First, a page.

What should an employee do when he is assigned with risky tasks which he is unable to perform?



In Yiu Yuen Yee v Johnson Cleaning Services Co Ltd [2019] HKDC 1110, the Plaintiff, being a cleaner employed by the Defendant, sustained injury as a result of her attempts to remove certain concrete rubbles at the Defendant’s request. The District Court (the “Court”) held that the Plaintiff was contributorily negligent as she failed to refuse the Defendant’s request despite her clear understanding as to the potential risk of injury involved in such task.


The Plaintiff’s case is that on 19 January 2014, a security guard employed by the Defendant instructed the Plaintiff to remove some rubbish on the site. The Plaintiff later found out that the rubbish was in fact some concrete rubbles either from building construction work or renovation work. Having realised that the rubbles were heavy, the Plaintiff sought help from her supervisor but was told that there was no extra manpower to assist the Plaintiff. The Plaintiff then proceeded to perform the task as requested and injured her left shoulder when she attempted to lift those rubbles on a skip.

While it was not disputed that the Plaintiff was indeed instructed to remove those concrete rubbles, it was the Defendant’s case that the Plaintiff never sought help from anybody, including her supervisor who was therefore unaware of the situation.

Court’s analysis

In reaching its conclusion that the Plaintiff should be 50% liable for contributory negligence, the Court considered a number of factors including, firstly, that the Defendant did provide sufficient training to the Plaintiff in relation to the proper posture and position when lifting or moving objects and the importance of assessing whether she can handle the weight without injuring herself. On such basis and as the Plaintiff acknowledged, the Court concluded that the Plaintiff was well aware that the rubbles were too heavy for her to lift.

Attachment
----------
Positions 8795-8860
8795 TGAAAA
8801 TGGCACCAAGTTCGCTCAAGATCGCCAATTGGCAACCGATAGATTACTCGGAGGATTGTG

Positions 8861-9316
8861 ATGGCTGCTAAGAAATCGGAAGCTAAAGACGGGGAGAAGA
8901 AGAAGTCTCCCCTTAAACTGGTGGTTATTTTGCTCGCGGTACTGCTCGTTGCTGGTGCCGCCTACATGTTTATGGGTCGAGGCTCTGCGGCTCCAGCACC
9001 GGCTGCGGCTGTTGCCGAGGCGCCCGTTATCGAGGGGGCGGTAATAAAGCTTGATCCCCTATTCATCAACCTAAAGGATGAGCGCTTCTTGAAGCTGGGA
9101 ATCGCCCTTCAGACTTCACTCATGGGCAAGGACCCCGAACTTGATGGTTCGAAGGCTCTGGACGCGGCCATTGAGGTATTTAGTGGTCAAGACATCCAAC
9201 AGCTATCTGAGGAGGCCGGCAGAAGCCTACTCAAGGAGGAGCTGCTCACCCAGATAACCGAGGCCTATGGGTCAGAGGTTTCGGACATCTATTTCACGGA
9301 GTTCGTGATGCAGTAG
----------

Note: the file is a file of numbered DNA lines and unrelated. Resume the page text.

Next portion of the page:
Based on the evidence available in that case, the Court further found that the Plaintiff did not seek help from anyone (including her supervisor) as alleged. As such, and given that the Plaintiff was in fact aware of the risk of injury involved in the said task, the Court held that the Plaintiff should have notified her colleagues for assistance instead of proceeding with the task on her own. The Plaintiff tried to argue that she did not look for assistance because the task was urgent as the rubbles were left on the road causing some obstruction. The Court rejected such argument and held that the Plaintiff could have wheeled those rubbles aside with a trolley and waited for assistance before attempting to lift the same (when she allegedly got injured).

On part of the Defendant’s negligence, the Court held that the improper practice of asking the cleaners to clear the debris left in public places although such task fell outside the duty of the cleaners was common at the relevant site. The Court further held that the Defendant should have been aware of such improper practice and stopped the Plaintiff at the earliest stage. As the Defendant admitted, remedial measures regarding such practice were only put in place after the accident.

Based on the findings above, the Court held that the Defendant shall be liable for the injury sustained by the Plaintiff but at the same time the Plaintiff shall also be 50% liable for contributory negligence.


This case serves as a good reminder to the employees as to the importance of assessing whether they are able to perform the tasks assigned by their employers without getting injured. If the employees are of the opinion that such task is too risky to be completed on their own and that it falls out of their job duty, they should either refuse to work on such task or seek assistance from their colleagues.


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Important: The law and procedure on this subject are very specialised and complicated. This article is just a very general outline for reference and cannot be relied upon as legal advice in any individual case. If any advice or assistance is needed, please contact our solicitors.
Published by ONC Lawyers © 2019